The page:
history at a glance
- Despite the deluge of rain that hit California earlier this winter, more water conservation is needed to help the West meet the challenges brought on by decades of drought.
- Thanks to climate change, reliable sources of water are threatened by unpredictable weather.
- In future, cuts will fall largely on the agricultural sector, experts say.
The large storms that hit California earlier this winter dumped more than 32 trillion gallons of water in the state, helped drive some of the reservoirs in the region and increased snow cover in key mountains throughout the West.
But despite this temporary postponement, the region will need to work on water conservation and reduce demand due to climate change.
Global warming has worsened aridity in the West. Coupled with increasing demand from a growing population, it is depleting the Colorado River, which supplies water to seven states and helps feed the country’s two largest reservoirs, Lake Powell and Lake Mead.
“If we want to have a stable Colorado River system in the future, we have to reduce consumptive use, there’s no way around it,” said Eric Balken, executive director of the Glen Canyon Institute.
“We can’t increase supply, so the only part we have control over is the demand part of the equation. And it is a difficult task”.
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Climate change brings warmer and unpredictable weather that is a threat to the reliable supply of snow melt in rivers. Warmer temperatures increase evaporation from reservoirs and exacerbate a host of other factors that threaten Western water supplies.
Reducing demand is the “big button we have in the system, and ultimately we can put ourselves in a position where we don’t have a choice,” said Adrian Harpold, an associate professor of mountain ecohydrology at the University of Nevada, Reno. . .
The seven states that draw water from the Colorado River are working to reach an agreement to conserve 2 million acre feet or more of Colorado River water in 2023.
That’s on top of cuts already taking effect in Arizona this month, first announced last August by the Recovery Office. The outages reduced Arizona’s supply by 21 percentNevada at 8 percent and Mexico at 7 percent.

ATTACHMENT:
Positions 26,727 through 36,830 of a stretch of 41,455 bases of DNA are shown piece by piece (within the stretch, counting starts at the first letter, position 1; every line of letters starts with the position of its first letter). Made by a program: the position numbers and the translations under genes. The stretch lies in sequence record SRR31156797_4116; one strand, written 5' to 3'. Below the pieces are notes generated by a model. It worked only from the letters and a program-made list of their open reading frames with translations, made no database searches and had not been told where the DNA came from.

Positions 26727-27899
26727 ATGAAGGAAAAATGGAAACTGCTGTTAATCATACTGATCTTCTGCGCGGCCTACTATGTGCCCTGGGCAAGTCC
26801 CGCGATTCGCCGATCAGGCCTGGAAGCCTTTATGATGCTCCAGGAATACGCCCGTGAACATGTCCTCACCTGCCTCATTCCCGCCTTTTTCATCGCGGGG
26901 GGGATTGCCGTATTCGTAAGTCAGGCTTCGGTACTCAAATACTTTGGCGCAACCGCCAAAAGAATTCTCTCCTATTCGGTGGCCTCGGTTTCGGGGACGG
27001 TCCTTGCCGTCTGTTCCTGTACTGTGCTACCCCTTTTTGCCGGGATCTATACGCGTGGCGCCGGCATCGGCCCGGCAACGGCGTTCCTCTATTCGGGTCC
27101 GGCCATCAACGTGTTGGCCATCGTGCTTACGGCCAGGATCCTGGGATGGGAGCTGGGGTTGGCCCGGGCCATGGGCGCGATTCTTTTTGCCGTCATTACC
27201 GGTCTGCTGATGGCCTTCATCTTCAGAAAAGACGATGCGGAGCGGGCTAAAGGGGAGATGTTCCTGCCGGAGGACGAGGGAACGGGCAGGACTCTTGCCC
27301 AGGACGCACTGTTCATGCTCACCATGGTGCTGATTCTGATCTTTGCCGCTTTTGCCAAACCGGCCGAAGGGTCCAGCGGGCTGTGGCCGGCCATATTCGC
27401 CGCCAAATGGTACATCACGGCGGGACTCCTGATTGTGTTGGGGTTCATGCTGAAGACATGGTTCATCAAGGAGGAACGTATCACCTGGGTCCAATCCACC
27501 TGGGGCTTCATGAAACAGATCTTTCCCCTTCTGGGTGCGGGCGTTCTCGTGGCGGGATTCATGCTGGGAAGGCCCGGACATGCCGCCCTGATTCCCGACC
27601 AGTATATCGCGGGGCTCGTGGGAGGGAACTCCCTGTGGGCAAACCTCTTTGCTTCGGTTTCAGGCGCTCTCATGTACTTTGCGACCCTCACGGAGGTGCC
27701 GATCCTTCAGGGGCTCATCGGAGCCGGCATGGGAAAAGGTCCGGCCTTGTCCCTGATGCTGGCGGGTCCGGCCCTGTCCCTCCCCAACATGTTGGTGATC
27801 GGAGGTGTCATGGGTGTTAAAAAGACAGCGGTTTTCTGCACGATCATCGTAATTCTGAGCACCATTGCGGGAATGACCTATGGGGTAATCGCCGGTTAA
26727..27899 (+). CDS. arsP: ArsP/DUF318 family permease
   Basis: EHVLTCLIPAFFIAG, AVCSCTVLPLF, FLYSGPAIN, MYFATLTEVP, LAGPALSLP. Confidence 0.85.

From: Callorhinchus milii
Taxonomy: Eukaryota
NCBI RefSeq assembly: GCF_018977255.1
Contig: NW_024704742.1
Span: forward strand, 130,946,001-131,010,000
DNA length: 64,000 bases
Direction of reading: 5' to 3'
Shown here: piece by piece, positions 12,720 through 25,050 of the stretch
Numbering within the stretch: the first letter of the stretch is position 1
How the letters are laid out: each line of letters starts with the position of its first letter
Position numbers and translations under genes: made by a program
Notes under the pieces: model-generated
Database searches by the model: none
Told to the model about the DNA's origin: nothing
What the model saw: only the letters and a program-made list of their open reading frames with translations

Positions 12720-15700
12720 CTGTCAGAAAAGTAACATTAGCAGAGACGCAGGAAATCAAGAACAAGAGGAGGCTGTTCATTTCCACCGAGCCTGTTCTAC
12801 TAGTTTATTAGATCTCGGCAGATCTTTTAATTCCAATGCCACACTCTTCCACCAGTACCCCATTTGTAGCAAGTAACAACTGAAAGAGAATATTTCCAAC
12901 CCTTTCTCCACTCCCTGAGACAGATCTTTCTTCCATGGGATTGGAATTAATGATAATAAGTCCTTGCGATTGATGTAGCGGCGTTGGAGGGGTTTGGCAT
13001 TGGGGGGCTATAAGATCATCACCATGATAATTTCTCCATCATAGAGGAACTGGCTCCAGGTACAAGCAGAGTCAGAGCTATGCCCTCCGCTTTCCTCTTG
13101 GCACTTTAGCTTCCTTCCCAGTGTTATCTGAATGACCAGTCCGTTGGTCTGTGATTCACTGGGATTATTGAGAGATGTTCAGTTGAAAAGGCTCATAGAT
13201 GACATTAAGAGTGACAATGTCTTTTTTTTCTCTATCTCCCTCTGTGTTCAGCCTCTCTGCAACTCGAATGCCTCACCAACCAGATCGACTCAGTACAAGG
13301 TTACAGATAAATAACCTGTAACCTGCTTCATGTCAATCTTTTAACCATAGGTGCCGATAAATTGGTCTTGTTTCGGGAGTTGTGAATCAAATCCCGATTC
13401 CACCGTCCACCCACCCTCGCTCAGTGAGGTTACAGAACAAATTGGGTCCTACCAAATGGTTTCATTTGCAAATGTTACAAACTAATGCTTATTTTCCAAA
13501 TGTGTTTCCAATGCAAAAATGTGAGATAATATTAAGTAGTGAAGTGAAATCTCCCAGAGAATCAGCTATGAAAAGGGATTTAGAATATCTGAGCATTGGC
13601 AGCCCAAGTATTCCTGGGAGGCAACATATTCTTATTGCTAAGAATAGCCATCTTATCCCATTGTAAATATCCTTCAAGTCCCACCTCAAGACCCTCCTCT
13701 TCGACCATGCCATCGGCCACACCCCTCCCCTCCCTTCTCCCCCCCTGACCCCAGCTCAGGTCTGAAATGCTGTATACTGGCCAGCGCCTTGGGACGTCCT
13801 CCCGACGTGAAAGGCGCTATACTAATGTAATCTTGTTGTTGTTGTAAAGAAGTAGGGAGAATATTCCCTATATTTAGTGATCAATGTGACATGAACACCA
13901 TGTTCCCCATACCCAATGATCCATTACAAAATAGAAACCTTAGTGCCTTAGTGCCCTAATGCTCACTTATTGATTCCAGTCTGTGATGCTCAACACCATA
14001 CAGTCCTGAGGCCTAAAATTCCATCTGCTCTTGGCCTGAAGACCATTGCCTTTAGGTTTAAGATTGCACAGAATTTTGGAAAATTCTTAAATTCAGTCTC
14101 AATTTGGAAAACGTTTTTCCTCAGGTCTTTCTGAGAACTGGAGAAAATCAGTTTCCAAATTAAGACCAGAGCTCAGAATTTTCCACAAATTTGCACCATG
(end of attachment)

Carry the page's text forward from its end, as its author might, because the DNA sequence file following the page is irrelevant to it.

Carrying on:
If the states fail to reach an agreement by January 1. 31, the federal government will intervene.
“There has been an over-allocation of Colorado River water for the last 30 years, if not longer,” said Jay Lund, co-director of the Center for Watershed Sciences and a professor of civil and environmental engineering at the University of California, Davis. .
Decades ago, some states were not using their full allocations. But demands and allocations have been higher than inputs in the last 20 to 40 years, Lund explained.
“Unless we have an unexpected deluge, we’re going to have to reduce water use in the lower Colorado River basin by a substantial amount, probably 20 or even 30 percent,” Lund said. “Reducing water use is the only way out of this.”
To deal with the growing water crisis in the West, some proposed partial solutions include increasing desalination efforts, but the process is expensive and requires a lot of energy.
Growing managed aquifer recharge projects, or helping surface water filter into aqueducts more efficiently, is also an option for some regions.
But the main problem in the lower Colorado River basin is that there is no water to recharge, Lund said.
The role of agriculture
Around 80 percent of the Colorado River water is used for agriculture. Over the years, several farmers have already adapted to the increasing scarcity.
Some have switched to crops that use less water, while others have implemented new irrigation techniques to reduce water waste.
Still, more is needed.
“When we talk about conservation, urban conservation is good, it’s fine. But even if you just dried up all the cities and made everyone move, you still wouldn’t have reduced water enough to avoid the deficit,” Lund said, noting the importance of farm cuts.
In the future, falling land or setting aside arable land for one or more years before it is returned to cultivation would conserve a significant amount of water, although some growers would prefer avoid this option.
Choosing to grow different crops and selecting the best suitable areas for farming can also help the sector conserve water.
However, any future cuts will ultimately have to balance the demands of rural agricultural areas against those of more urban regions.
“We really need to think about the economic impacts of these decisions in a way that really considers the socioeconomic position of vulnerable people and populations,” Harpold said.
For those most affected, resorting to alternative economic bases could be an option. If cuts are imposed at the federal level, the government could allocate some money to communities to help them transition.
The Cut Inflation Act passed last year includes $4 billion in funding for water management and conservation efforts in the Colorado River Basin and other areas facing similar levels of drought.
Overall, “we have to rethink the way we manage water in the West,” Balken said. “We can’t let a good winter stop that important work.”